I'm a big fans of redwood trees, so naturally I've been up in Redwoods NP a few times. Despite having stopped several times at key meadows where Roosevelt Elk hang out, I'd never actually seen any until I was heading out of the park on my last day, the last time I was there when I drove past this small neighborhood and people were stopped all along the side of the road. There was a herd of them just grazing. I stopped and watched. After some time, a couple of cows (the matriarchs?) gave a signal and the herd started to slowly make their way across the road and back into the woods. They were mostly cows, a few young bulls and one great big bull who was obviously the patriarch. We waited and watched to make sure they made it across the road, then he followed them. His rack of antlers was almost as tall as the slide-in camper on the back of the pick-up he walked past and when he reached the split rail fence on the other side, he just stepped over it like it wasn't even there. That was one big elk!

    I've seen bobcats here in the Santa Cruz mountains, but the ones they have in the Sierras are much larger of course. A couple of years back, I was in the high country above the Yosemite valley when some people were stopped on the trail. They pointed out a rather large bob cat near by. He was just sitting there, when he causally stood up, stretched and slowly sauntered off, pretending he didn't know but was fully aware that he had an audience (typical feline). The next year, I was riding on the bike path near lower Yosemite Falls when I saw a ground squirrel frantically scampering over Manzanita branches. I quickly realized what he was running from; a Bobcat! A big one that passed very close to me (but wasn't paying any attention to me). I'd never seen one down on the valley before. Lots of coyotes and bears, but that was the first Bobcat.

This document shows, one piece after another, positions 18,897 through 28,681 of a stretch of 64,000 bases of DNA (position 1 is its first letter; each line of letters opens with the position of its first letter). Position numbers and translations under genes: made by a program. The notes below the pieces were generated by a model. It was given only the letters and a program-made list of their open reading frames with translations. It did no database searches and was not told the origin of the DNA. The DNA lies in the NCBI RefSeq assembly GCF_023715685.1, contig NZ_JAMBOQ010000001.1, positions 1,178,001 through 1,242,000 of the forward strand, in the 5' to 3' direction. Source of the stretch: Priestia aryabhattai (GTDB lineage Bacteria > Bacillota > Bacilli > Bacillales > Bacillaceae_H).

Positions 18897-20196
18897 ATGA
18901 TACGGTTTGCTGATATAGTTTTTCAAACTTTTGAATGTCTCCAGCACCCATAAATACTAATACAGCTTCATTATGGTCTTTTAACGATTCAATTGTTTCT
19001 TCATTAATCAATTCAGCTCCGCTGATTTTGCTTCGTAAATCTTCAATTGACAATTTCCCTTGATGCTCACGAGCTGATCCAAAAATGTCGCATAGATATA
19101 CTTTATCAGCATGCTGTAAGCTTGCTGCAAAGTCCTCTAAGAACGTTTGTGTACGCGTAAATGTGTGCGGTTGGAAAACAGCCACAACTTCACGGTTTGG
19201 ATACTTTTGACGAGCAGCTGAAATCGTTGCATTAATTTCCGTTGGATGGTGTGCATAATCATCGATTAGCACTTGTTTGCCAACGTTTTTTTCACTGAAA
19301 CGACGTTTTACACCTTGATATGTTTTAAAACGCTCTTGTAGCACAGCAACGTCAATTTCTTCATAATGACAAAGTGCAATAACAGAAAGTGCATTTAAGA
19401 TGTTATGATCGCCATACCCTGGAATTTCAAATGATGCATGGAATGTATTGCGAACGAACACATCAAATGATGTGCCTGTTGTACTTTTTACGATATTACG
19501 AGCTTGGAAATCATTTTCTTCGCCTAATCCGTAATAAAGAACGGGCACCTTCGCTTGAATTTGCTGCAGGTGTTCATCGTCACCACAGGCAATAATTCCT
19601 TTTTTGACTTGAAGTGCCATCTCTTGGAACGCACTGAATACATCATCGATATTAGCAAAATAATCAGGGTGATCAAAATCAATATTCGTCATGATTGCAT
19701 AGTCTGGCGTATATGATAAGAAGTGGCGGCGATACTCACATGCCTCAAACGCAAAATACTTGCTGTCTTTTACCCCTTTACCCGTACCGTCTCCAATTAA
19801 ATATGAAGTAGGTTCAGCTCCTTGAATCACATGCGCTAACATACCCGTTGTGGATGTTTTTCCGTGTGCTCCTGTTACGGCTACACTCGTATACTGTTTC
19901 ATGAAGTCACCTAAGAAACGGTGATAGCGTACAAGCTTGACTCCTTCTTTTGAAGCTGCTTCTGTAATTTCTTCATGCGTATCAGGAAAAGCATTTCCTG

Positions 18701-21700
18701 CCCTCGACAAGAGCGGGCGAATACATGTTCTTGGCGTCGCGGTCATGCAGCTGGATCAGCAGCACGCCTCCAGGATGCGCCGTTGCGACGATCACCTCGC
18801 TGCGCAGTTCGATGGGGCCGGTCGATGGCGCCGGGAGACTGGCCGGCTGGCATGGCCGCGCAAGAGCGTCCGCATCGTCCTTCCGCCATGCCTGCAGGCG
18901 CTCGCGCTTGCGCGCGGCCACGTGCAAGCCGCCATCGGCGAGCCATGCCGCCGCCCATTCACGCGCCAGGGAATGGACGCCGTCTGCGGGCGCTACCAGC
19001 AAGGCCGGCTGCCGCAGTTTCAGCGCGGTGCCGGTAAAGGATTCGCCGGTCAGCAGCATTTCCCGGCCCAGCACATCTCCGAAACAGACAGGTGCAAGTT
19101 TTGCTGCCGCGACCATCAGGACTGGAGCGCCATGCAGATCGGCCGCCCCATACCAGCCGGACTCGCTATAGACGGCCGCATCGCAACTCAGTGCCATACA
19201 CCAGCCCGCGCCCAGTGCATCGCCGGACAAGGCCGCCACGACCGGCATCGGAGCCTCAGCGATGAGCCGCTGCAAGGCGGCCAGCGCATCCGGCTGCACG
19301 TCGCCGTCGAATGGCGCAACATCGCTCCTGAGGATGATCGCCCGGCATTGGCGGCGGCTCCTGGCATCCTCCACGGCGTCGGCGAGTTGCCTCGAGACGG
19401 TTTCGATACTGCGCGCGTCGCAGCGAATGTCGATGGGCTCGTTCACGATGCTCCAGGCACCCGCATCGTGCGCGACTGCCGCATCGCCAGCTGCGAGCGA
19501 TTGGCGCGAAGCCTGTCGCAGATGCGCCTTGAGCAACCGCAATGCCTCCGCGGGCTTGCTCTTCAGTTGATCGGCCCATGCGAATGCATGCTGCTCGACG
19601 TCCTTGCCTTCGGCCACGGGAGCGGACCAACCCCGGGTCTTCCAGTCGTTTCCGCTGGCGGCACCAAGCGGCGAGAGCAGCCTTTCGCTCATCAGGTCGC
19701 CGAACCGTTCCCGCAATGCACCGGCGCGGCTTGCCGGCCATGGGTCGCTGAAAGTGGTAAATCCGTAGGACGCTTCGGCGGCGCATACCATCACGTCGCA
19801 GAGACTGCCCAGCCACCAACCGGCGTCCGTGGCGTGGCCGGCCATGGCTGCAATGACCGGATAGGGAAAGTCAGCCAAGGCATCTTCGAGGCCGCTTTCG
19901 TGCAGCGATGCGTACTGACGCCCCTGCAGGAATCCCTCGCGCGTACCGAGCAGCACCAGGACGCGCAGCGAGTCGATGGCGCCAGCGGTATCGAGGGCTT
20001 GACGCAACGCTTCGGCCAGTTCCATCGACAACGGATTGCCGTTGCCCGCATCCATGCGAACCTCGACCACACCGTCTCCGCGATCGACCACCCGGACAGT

Speaking of Yosemite and the high country, as much time as I've spent there I'd never seen a Marmot until last summer when I was in Sequoia NP where I saw at least one almost every day.

    My first rattlesnake encounter was interesting. It must have been young, because it wasn't very large and I thought it may have been a gopher snake until I got close and saw the pattern on it's back. The weirdest thing was that it's tail was flickering, but there was no rattle. It may have broken off (can and does happen), but I didn't get close enough to find out, since it was waking up and already turning around to see what was happening. I quickly stepped over it and passed. I was talking to a herpetologist later and she said that other snakes who live with rattlers will mimic some of their behaviors for defensive purposes and even rustle leaves with their tail to recreate that sound, but I'm 100% certain this was a rattler.
    Last edited by Subterrestrial; 11-05-2016 at 03:49 PM. Reason: typo

  2. #32
    nbp's Avatar
    Join Date
    Dec 2007

    Default Re: Notable wildlife encounters?

    Wowza! Great stories!!